using the arrow buttons.
by clicking on the page.
the page around when zoomed in by dragging it.
the zoom using the slider when zoomed-in.
by clicking on the zoomed-in page.
by entering text in the search field, and select "This Issue" or "All Issues"
by clicking on thumbnails to select pages, and then press the print button.
displays sections with thumbnails and descriptions.
displays a slider of thumbnails. Click on a page to jump.
allows you to browse the full archive.
about your subscription?
Lions Roar : September 2010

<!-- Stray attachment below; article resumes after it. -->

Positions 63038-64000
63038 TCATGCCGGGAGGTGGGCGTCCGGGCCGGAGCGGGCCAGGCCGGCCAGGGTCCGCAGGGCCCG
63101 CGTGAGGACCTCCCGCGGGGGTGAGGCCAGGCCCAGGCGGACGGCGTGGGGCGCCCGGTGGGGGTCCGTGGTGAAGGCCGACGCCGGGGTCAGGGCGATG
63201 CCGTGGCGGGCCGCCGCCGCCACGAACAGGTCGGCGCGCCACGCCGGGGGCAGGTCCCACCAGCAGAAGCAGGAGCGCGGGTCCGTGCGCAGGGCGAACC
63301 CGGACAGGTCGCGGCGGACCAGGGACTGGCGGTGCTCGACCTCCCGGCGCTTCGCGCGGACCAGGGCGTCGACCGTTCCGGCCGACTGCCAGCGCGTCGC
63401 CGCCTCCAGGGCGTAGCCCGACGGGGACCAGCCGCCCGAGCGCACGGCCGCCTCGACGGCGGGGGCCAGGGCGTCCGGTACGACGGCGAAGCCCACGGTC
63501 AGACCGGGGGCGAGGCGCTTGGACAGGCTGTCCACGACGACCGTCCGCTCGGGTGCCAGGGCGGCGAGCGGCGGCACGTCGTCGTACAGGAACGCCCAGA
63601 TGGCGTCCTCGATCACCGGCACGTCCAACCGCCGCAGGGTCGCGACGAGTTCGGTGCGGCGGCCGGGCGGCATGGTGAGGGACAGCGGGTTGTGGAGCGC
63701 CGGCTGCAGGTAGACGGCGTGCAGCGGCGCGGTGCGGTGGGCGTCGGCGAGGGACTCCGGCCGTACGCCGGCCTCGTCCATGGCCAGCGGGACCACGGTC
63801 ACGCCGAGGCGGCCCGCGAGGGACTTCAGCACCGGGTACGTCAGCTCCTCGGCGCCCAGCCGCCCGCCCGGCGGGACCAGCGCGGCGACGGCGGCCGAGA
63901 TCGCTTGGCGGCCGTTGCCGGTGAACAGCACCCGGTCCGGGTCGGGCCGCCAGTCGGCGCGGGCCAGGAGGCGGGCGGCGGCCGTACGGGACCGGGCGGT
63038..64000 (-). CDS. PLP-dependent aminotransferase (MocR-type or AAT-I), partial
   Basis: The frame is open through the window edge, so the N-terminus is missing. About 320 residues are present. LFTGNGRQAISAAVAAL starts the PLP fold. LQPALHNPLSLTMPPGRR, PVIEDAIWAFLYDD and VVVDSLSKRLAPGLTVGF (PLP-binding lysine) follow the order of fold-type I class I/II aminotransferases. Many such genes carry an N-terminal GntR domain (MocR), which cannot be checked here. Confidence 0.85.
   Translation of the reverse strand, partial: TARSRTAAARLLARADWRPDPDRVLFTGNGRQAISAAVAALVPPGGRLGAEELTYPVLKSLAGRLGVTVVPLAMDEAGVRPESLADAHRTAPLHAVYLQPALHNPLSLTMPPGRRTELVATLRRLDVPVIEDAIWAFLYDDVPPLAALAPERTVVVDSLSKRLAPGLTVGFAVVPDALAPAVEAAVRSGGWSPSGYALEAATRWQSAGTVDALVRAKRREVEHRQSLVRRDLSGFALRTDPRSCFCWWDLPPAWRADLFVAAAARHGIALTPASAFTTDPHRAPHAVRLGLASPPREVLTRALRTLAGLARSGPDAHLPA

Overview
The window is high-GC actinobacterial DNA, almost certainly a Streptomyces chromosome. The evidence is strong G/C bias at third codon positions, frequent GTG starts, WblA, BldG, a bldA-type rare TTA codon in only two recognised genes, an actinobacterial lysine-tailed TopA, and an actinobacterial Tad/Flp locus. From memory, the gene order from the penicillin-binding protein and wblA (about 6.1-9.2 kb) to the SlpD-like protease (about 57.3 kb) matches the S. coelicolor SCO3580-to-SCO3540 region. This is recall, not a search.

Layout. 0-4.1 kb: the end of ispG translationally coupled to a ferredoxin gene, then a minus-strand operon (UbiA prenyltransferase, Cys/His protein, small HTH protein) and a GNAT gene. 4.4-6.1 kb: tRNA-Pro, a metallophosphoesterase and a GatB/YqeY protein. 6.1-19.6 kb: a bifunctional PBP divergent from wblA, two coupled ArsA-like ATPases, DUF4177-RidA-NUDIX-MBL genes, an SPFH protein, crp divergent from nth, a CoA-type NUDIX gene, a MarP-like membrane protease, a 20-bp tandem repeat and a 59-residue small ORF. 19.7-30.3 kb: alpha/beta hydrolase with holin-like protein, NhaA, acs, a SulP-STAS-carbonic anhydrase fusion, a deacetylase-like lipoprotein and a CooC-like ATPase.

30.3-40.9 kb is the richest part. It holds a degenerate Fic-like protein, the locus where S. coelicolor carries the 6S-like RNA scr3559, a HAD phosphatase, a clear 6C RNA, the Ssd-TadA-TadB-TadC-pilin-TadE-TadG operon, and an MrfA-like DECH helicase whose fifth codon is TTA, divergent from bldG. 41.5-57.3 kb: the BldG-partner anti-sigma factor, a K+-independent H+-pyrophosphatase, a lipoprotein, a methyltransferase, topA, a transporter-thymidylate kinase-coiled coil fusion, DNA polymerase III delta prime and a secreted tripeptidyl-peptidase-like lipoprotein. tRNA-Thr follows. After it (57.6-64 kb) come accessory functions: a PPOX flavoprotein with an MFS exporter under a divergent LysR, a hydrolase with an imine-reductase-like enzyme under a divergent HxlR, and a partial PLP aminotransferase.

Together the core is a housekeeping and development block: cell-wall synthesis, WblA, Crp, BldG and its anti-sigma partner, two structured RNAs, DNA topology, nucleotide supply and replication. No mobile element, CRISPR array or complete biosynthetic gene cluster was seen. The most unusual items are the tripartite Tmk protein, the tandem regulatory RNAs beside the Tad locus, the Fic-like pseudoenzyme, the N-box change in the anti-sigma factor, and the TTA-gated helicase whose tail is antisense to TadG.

SHAMBHALA SUN SepteMBer 2010 81 species, consisting of a few to thousands of species) were lost in that extinction event. The greatest mass extinction yet—two hundred and forty-five million years ago—marked the end of the paleozoic era: goodbye to 54 percent of all living families. So long trilobites, you early marine invertebrates with segmented body and exoskeleton that belonged to the same phylum (Ar- thropoda) as modern-day crabs, insects, and spiders. These and other mass extinction events happened concurrently with vast climatic and physical disturbances that were outside the norm of what species and ecosystems ordinarily survived. The extinctions were undoubtedly related to these extreme physical changes. lest I embark on a far-reaching lesson in Earth history, I’ll make the point simply: over geological time, life forms on the planet and Earth itself have continually morphed from one form to another. our seas were acidic in the Archean and our atmo- sphere was oxygen-poor in the early proterozoic. This is how I see our situation now: all beings now live on “Eaarth” during the Anthropocene epoch. like other organisms before us, we are challenged by dramatically changed environ- mental circumstances and must adjust. When I read Earth history I see it fitting with the concept of cyclic impermanence. How will the species Homo sapiens fare as we move across the epochs from Holocene to Anthropocene? Will humans and other great apes be counted among the taxonomic families that succumb in this latest great extinction? Will the record of our one-time presence on the planet comprise only an early An- thropocene stratum of bones, tools, and garbage? McKibben and Thich Nhat Hanh offer hope that, if we wake up in the Anthro- pocene on “Eaarth,” human beings may persist as one of the long- lived multicellular species on the planet (think horseshoe crab). By looking back in Earth history, I’d like to support with geological evidence McKibben’s and Thich Nhat Hanh’s sound approach to surviving on “Eaarth.” The planet’s most success- ful and abundant life forms are prokaryotes, organisms that lack a cell nucleus or any other membrane-bound organelles. Their fossils occur in Earth’s oldest rocks; they live today in nearly all environments where liquid water exists. Some thrive in harsh re- gions like the snow surface of Antarctica, while others survive at hydrothermal vents and hot springs. Some use photosynthesis and organic compounds for energy, while others metabolize in- organic compounds (hydrogen sulfide). prokaryotes keep things simple and manage with what’s around locally. Bunches living together have survived numer- ous extinction events. Their collective simplicity reveals a path for awakened Eaarthlings, one that’s light, careful, graceful, and contemplative. ♦ Gone is the geological moment when we could have avoided the mutation from Earth to Eaarth.